A report that compared 41 statistics has rated Tulsa as No. 60 overall in terms of the best place to raise a family.
WalletHub.com’s report on “2017’s Best & Worst Places to Raise a Family” ranges from housing affordability to school-system quality to share of families with young kids.
In a study of 150 cities, Tulsa is No. 60 overall and Oklahoma City is No. 32. Tulsa is No. 41 in “family fun” and No. 143 in “health and safety.” Tulsa ranks as No. 41 in “education and child care” while Tulsa is No. 34 in “affordability.” Tulsa ranks as No. in 92 “socioeconomics.”
According to WalletHub, the average American can expect to move an estimated 11.4 times during his or her lifetime. Moving can be a sign of opportunity — perhaps a new job or long-term wealth accumulation — or of instability such as foreclosure or job loss. The key in either case is to choose an area conducive to economic prosperity and the overall pursuit of happiness.
Cities have great impact on a child’s upbringing.
“The city that a family lives in can influence the family in a variety of ways,” said Naomi V. Ekas, associate professor in the Department of Psychology at Texas Christian University. “One example is how safe the city is (e.g., amount of violent crime, presence of gangs). Parents who live in unsafe cities often report higher levels of stress and psychological problems. This can affect their parenting quality. Children growing up in unsafe cities can also experience psychological problems.
“Another example is the size of the city. Children growing up in smaller towns often have better connections to adults other than their parents, which is also important for their development. Finally, the types of social services and access to quality medical care are important for children’s development.”
How can local officials make their cities more attractive to young families?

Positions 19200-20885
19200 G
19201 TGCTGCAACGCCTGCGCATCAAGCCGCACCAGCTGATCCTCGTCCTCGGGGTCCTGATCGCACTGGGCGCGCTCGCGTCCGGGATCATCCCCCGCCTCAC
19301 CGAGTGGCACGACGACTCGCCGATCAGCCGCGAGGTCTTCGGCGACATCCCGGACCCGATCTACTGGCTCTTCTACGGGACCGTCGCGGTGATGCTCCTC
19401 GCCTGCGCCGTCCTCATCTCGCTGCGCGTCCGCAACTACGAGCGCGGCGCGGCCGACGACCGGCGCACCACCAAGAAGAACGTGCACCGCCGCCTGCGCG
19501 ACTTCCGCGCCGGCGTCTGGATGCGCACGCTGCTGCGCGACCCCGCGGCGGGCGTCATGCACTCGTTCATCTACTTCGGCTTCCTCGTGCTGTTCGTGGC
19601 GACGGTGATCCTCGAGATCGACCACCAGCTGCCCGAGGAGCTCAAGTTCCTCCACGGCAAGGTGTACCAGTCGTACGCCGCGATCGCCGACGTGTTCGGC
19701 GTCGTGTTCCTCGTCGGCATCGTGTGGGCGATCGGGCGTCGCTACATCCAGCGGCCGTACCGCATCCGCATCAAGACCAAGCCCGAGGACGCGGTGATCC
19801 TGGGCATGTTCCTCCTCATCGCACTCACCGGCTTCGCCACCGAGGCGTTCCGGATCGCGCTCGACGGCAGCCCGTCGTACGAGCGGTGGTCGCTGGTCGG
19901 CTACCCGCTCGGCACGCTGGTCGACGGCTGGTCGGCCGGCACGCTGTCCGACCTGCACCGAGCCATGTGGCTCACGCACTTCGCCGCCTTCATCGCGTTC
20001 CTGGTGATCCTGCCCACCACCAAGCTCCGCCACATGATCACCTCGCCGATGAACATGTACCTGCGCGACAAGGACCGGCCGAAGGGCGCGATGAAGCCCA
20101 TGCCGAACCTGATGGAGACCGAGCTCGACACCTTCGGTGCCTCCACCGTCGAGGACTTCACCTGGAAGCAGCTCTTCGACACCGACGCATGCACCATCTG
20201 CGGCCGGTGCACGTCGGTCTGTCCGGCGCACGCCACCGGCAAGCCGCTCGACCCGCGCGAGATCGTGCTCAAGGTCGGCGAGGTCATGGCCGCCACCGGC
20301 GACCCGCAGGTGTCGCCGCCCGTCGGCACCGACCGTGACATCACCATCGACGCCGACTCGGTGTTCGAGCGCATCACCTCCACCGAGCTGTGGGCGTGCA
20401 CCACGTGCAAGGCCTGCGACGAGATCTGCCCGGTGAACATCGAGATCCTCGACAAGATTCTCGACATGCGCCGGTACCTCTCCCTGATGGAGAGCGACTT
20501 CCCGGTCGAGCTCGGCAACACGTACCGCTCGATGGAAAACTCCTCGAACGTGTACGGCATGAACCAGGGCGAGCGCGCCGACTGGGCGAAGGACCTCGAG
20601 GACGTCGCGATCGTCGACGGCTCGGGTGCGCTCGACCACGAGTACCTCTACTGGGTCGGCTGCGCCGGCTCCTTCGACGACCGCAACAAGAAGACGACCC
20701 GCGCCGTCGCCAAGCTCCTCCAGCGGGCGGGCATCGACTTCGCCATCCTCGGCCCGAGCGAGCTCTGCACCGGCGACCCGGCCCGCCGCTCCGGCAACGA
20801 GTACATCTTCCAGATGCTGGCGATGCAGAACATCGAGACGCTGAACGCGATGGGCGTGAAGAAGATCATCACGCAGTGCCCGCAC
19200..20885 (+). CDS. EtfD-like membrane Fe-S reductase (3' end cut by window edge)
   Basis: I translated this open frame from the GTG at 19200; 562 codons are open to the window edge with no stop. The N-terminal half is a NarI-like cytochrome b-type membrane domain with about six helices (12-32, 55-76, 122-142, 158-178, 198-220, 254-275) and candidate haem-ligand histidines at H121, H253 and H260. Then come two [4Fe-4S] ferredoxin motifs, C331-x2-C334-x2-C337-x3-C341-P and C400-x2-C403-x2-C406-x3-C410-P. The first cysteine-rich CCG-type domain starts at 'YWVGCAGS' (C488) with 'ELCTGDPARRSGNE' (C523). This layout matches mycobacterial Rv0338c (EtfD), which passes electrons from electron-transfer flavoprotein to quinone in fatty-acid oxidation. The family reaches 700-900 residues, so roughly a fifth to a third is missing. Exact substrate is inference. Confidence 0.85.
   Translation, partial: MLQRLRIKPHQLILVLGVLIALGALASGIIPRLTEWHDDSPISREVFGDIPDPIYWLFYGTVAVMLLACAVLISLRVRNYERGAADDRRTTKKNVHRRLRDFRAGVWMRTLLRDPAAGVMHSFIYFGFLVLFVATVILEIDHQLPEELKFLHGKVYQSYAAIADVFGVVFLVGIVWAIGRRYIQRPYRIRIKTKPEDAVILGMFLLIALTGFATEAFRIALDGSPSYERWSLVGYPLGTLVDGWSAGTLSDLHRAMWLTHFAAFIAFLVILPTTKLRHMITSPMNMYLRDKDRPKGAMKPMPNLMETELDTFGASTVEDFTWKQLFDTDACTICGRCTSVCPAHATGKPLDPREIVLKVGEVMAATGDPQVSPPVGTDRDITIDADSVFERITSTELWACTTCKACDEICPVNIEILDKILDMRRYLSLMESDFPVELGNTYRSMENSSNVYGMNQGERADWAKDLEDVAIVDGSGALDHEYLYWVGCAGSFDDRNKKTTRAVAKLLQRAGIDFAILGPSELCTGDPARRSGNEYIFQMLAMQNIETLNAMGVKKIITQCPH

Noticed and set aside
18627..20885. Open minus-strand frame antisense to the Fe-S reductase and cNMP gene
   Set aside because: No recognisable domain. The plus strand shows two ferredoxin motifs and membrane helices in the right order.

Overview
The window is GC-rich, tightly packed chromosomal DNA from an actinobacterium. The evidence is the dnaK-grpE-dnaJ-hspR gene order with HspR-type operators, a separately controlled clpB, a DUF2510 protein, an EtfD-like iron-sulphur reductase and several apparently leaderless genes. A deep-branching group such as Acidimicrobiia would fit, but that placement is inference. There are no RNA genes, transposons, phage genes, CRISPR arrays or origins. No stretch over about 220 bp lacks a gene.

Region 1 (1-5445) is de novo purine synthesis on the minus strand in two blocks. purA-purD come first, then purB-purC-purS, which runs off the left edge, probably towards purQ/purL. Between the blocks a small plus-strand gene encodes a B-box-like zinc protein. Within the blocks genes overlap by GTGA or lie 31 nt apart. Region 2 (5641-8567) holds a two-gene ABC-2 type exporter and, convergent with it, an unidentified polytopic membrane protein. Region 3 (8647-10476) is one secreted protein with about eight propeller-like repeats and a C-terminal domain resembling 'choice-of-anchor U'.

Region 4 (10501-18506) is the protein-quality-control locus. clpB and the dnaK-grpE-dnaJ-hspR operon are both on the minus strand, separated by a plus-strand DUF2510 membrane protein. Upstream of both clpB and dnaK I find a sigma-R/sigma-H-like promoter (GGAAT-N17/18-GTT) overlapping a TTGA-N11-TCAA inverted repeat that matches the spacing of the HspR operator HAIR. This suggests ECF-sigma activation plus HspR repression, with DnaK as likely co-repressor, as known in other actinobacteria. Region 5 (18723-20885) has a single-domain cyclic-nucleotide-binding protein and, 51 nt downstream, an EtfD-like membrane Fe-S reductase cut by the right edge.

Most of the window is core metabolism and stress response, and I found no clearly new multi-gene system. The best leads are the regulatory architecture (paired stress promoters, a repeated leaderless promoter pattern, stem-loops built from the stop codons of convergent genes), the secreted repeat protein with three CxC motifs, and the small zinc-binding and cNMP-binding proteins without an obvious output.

Stacy D. Thompson, associate professor in the Education Department at Southern Illinois University, said, city officials can make cities more attractive to families with young children by having:
- Parks and green spaces — children need to have safe places to grow up. They need to be active to be healthy and have good development.
- Quality childcare and education programs for young children.
- Providing good medical facilities and good, affordable health insurance.
- Economic well-being, including employment opportunities — families in cities with good economic well-being are more likely to maintain their economic level, which provides stability for their children’s development.
- Resources — parents need support, and children benefit when the community provides supports to help engage families. Resources can be in the form of financial subsidies for food or childcare, but also includes emotional and developmental supports. Parenting groups are a good example of places with developmental information, but also a place for parents to meet other parents.
Best vs. Worst
- New York has the most playgrounds (per square root of the population), 0.5749, which is 17.4 times more than in Hialeah, Florida, the city with the fewest at 0.0330.
- Irvine, California, has the fewest violent crimes (per 1,000 residents), 0.56, which is 32.4 times fewer than in St. Louis, the city with the most at 18.17.
- Scottsdale, Arizona, has the highest median family annual income (adjusted for cost of living), $101,588, which is 3.4 times higher than in New York, the city with the lowest at $29,510.
- Fremont, California, has the lowest divorce rate, 11.82 percent, which is 3.5 times lower than in Cleveland, the city with the highest at 41.51 percent.
- Irvine, California, has the lowest share of families receiving food stamps, 2.93 percent, which is 16.9 times lower than in Detroit, the city with the highest at 49.57 percent.
- Overland Park, Kansas, has the lowest share of families living below the poverty line, 3.4 percent, which is 10.4 times lower than in Detroit, the city with the highest at 35.5 percent.
Best Cities for Families Worst Cities for Families
- Overland Park, Kansas 141. Memphis, Tennessee
- Madison, Wisconsin 142. Newark, New Jersey
- Plano, Texas 143. Augusta, Georgia
- Seattle, Washington 144. Jackson, Mississippi
- Fremont, California 145. Miami, Florida
- Minneapolis, Minnesota 146. Hialeah, Florida
- Virginia Beach, Virginia 147. Shreveport, Louisiana
- Sioux Falls, South Dakota 148. San Bernardino, Calif.
- Irvine, California 149. Detroit, Michigan
- Lincoln, Nebraska 150. Birmingham, Alabama
Worst Cities for Families
- Memphis, Tennessee
- Newark, New Jersey
- Augusta, Georgia
- Jackson, Mississippi
- Miami, Florida
- Hialeah, Florida
- Shreveport, Louisiana
- San Bernardino, Calif.
- Detroit, Michigan
- Birmingham, Alabama